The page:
Anyone who remembers this famous old road race will know that finishing in the top 10 in under six hours on what really was a tough course is one heck of an achievement, but those comments are so typically Dave, a man who never has been one to blow his own trumpet whilst always preferring to turn the attention and praise on to others.
Another favourite race and memory of his and once again for those who remember what was another one of the ultra-classics, is when racing in the Isle of Man 40 mile road race which basically followed what is the motor cycling TT circuit around the island.
Starting out really carefully knowing that there was a climb of 2,000 feet from sea level up to Snaefell after passing the 25 mile point, he not only picked off several runners on the way up, but also on the descent into Douglas and the finish and despite making a valiant effort to catch the second-placed runner who he was rapidly closing in on, he finished in what was still a superb third place.
Unfortunately though, it was eventually time constraints which started to affect his carefully planned out running schedule and as I have always said, trying to fit your life into your running as opposed to the other way around will eventually take its toll if you can't get the balance right or as Dave puts it: "The problem with trying to train in excess of 70 miles a week on a regular basis is that you need an understanding family and a job which enables a regular training routine to be undertaken. I was quite lucky over those years as my working hours were flexible and I could train at lunchtimes and after work at the company's sports centre, but when family life started to involve the commitment of bringing up young children, that was the point when I decided to plough all my energies into family life albeit at the expense of my running. Nevertheless, I did always have in the back of my mind that one day I would start again."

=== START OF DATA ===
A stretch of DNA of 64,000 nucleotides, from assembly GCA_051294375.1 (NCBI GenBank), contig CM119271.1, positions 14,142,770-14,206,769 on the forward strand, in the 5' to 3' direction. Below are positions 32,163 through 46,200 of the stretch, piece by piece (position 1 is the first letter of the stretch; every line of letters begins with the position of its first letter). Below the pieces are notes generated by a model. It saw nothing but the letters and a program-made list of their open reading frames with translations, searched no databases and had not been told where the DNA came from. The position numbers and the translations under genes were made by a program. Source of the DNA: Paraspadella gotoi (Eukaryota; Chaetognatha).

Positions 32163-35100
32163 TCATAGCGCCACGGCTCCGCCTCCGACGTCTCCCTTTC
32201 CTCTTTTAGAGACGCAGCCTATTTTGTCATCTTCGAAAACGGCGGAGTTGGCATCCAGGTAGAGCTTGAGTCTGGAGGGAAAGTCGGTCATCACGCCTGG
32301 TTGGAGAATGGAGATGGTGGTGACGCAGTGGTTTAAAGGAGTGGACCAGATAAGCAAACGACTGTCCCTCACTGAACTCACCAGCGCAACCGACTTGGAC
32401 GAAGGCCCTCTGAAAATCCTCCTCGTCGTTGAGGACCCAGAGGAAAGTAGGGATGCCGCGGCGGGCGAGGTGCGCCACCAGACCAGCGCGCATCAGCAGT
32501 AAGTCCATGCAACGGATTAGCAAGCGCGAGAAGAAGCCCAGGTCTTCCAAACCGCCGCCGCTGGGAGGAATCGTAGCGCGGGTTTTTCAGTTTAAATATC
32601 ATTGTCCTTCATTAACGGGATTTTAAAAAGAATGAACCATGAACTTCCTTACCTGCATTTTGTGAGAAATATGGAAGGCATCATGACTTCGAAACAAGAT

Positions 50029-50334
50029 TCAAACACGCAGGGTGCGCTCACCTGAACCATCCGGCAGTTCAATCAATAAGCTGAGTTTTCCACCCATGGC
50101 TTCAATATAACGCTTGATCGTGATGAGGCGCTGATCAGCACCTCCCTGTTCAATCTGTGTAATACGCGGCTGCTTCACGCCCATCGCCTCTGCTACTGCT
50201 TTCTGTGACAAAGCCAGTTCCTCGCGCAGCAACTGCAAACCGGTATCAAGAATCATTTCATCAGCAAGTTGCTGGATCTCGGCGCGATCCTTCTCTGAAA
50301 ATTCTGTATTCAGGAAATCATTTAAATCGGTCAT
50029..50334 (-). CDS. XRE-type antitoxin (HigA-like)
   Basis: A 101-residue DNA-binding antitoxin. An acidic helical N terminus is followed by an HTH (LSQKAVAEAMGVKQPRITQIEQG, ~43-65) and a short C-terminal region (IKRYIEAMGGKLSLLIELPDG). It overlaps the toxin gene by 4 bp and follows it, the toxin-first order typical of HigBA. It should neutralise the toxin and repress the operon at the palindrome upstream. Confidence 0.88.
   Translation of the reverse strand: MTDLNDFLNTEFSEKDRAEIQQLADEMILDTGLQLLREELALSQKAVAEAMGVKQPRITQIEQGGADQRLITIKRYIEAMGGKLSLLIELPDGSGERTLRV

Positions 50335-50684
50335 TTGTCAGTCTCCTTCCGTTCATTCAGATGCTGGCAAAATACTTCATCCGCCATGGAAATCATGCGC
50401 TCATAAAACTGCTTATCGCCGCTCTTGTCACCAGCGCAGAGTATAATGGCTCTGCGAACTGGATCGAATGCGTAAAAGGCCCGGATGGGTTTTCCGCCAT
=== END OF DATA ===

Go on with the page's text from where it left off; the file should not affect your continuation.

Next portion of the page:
Start again he did, but what he didn't realise at the time was that it would not be for another 26 years. After retiring from work and still having the desire to lace up a pair of running shoes again, despite being much heavier than he was back in his old racing days, he once again very carefully adopted another regular training routine into his life again.
"Being two stone heavier than I was back in my racing days, I knew it was going to be a struggle to compete as seriously as I did before," he said, but as the weight came off, he found his fitness levels returning allowing him to become faster and competitive within his age group.
"Now I am as nutty as before and once again need a daily injection of running to keep me sane," he added. "I will never be as fast as before and I realise as the years go by I will in fact become slower, but this drug called running is certainly as addictive as it used to be."
Dave still has his training diaries of all the training and races which he would religiously record during let's call it his first running career, for which he has details of 223 races competed in.
Apart from the awesome PBs already mentioned in this column, he really does have a huge range of super personal best times, boasting (although he never does), a 32:46 -10k, a half marathon in 73:02, 20 miles in 1:54:31 and 100k in 7:23:53. However and ironically, despite competing in so many races, he only took part in one 5k race which was held on the old cinder track in Great Yarmouth where he finished in a very creditable time of 16:41.
As far as I am concerned he really is another Norfolk running legend and whilst I am sure that there are plenty of people who are part of today's local running scene who are aware of him if just by his enthusiasm and friendly chatter whilst of course not forgetting his successes in his current age category, I will hazard a guess that most of them don't know anything about this very modest man's running past.
They don't make too many like Dave Goodwin anymore, but they didn't back then either.